John Bunyan

John Bunyan (1628-1688) was a sovereign grace preacher, author and poet. He was appointed the pastor of a non-conformist church in Bedford. Although he was a baptized believer, it is questionably whether the Bedford congregation was a Baptist church. He was an open-communionist, welcoming to the Lord’s Table all who professed faith in Christ. An open Table of this kind sidelines the ordinance of Baptism, thereby undermining a ‘Baptist’ identity. Nevertheless, Bunyan nurtured strong views on sovereign grace and is best known for his Christian allegory, “The Pilgrim’s Progress”.

  • John Bunyan

    The Life And Death Of John Bunyan

    Mr. John Bunyan, Author of the Pilgrim’s Progress, Ob. 31st August, 1688, aet. 60. Tomb, E. and W. 25,26,—N. and 8. 26, 27. The above is all that is inscribed (so far as he is concerned) on the tomb which is erected over the vault that contains the remains of Bunyan. At least the bodies of twelve other persons, if not more, are interred in the same vault, whose names are respectively inscribed on the tomb, and on each side. See note, p. 16. The name and fame of Bunyan stand in no need of sculptured monument to perpetuate his memory. His eventful Biography, his twelve years incarceration in Bedford Jail for preaching the gospel, All is well known. And, doubtless, God will bless to…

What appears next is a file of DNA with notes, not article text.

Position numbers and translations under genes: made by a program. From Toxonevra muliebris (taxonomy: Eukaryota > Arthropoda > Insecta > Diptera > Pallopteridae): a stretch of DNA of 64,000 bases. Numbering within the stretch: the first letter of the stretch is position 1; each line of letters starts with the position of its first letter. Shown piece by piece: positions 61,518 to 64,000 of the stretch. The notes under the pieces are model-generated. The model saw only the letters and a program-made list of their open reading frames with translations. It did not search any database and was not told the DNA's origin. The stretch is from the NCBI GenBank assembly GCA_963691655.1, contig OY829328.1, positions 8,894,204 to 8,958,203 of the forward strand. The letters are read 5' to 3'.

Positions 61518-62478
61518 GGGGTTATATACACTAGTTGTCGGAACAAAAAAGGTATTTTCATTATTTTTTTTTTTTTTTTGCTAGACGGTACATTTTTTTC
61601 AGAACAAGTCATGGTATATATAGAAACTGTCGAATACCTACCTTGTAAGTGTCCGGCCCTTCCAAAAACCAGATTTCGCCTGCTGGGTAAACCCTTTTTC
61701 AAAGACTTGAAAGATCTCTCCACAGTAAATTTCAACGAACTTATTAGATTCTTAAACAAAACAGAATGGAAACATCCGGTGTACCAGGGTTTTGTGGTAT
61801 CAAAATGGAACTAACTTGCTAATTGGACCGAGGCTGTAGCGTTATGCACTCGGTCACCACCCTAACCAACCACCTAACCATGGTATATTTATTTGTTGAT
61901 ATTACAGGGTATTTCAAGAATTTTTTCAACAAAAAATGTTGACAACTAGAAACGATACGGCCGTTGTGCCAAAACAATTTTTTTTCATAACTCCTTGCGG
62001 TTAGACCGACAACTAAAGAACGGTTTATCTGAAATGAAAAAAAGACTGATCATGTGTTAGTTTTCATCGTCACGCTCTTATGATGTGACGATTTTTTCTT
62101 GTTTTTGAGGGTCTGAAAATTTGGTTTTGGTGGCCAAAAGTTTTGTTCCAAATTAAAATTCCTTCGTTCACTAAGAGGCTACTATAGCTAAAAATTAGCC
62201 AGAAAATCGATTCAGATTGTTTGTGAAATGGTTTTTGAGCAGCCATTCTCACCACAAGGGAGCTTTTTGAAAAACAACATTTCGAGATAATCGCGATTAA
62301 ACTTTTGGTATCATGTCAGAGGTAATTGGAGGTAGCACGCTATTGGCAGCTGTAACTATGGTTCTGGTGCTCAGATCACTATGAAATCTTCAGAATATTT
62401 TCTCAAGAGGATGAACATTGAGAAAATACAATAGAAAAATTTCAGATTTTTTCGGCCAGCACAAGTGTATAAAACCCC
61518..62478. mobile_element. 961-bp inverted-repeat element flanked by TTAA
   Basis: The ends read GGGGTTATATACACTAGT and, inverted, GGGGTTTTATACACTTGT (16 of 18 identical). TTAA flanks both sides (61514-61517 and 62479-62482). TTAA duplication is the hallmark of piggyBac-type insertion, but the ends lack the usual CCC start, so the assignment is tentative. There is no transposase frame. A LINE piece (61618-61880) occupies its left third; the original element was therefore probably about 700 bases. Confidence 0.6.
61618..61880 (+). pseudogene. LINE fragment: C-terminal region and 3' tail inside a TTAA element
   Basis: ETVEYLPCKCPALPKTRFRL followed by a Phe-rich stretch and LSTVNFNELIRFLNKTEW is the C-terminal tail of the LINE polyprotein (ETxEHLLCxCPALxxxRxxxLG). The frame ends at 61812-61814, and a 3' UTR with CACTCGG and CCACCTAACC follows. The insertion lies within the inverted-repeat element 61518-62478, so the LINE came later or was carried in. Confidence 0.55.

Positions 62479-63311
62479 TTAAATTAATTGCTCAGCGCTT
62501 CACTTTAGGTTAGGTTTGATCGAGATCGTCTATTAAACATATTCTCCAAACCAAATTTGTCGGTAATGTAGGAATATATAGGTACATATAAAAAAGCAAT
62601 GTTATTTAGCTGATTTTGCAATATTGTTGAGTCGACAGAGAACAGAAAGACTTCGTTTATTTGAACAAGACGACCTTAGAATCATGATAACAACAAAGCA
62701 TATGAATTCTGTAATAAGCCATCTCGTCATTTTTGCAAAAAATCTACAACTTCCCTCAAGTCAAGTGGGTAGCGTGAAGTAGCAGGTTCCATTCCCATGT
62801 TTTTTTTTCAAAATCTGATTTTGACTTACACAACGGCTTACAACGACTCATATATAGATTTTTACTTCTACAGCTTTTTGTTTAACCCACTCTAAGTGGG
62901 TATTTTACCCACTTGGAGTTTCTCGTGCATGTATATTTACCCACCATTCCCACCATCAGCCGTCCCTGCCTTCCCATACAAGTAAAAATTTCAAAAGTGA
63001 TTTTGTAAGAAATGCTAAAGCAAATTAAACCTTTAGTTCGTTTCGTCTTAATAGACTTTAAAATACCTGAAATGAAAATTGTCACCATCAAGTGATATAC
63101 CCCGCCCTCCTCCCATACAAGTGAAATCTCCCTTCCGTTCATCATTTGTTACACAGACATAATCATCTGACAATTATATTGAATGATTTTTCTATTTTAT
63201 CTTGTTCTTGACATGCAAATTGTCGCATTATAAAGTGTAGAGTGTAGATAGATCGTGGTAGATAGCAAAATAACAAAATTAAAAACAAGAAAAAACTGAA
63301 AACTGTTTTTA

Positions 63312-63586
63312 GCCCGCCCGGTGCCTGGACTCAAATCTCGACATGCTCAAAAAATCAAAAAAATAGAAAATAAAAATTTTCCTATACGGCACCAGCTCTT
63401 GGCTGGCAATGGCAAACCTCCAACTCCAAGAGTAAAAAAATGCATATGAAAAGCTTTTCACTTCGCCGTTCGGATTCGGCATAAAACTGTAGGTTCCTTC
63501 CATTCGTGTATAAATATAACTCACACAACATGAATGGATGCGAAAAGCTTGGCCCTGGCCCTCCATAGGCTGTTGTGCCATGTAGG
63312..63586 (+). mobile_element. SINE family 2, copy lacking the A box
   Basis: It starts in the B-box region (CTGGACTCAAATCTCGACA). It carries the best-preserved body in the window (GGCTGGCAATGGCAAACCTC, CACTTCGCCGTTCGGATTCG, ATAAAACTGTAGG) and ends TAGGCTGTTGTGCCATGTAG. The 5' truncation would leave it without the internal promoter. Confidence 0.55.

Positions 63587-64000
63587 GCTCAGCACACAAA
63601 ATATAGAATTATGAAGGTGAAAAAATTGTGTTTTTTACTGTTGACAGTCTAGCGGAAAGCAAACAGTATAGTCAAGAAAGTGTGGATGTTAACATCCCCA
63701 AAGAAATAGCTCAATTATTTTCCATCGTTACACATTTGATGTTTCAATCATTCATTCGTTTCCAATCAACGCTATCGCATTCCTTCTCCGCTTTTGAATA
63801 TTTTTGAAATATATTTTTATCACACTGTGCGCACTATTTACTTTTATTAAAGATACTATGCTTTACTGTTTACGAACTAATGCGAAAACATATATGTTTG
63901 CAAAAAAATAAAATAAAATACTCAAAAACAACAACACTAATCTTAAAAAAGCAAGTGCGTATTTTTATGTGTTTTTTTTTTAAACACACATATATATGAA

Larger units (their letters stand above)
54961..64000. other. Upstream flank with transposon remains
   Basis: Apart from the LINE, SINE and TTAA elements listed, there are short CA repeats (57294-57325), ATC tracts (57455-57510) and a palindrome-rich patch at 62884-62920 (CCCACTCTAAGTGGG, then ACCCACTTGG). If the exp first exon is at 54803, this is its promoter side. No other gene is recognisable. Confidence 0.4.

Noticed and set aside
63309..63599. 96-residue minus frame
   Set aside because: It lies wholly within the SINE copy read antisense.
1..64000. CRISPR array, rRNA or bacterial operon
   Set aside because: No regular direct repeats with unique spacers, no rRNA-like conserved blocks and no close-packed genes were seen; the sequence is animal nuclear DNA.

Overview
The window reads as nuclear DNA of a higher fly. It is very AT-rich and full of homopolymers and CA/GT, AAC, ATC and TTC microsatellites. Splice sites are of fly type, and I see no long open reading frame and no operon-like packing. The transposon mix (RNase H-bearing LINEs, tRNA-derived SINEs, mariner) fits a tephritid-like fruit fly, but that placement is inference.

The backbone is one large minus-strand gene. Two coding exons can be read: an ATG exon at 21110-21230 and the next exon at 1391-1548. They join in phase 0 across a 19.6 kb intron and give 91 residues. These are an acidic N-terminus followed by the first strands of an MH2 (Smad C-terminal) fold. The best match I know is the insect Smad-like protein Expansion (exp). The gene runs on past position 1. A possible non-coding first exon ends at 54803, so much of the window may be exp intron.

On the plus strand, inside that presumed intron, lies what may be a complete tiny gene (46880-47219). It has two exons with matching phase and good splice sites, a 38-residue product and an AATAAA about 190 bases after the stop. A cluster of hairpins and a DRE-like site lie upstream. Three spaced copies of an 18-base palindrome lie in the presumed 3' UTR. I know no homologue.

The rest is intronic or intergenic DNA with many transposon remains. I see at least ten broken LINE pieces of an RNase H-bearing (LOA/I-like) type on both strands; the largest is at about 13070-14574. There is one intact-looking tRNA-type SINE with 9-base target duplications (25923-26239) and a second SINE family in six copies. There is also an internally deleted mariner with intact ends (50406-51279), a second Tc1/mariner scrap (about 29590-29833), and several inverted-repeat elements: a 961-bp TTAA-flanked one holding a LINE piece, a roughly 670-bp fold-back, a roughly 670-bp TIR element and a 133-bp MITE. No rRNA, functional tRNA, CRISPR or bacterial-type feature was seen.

• John Bunyan,  Ken Connolly's Biographical Sketches

    The Life And Ministry Of John Bunyan

    Ken Connolly, "The Church in Transition", Page 121: The world into which John Bunyan was born was in a state of upheaval. Fierce political winds were blowing in shifting directions. Though the issue was political, those of Puritan persuasion defended the rights of citizens. When there was conflict between royal authority and the "responsibility" of Parliament, the Puritans always side with Parliament. Hence the debate became also a religious matter. The civil war erupted causing the king first to lose the throne, then his head. It also brought Puritanism, whether bane or benediction, to touch the moral conscience of the nation. These two factors would make the Bunyan years a time of stress. The excesses which normally result from political upheaval would be restrained by the equally…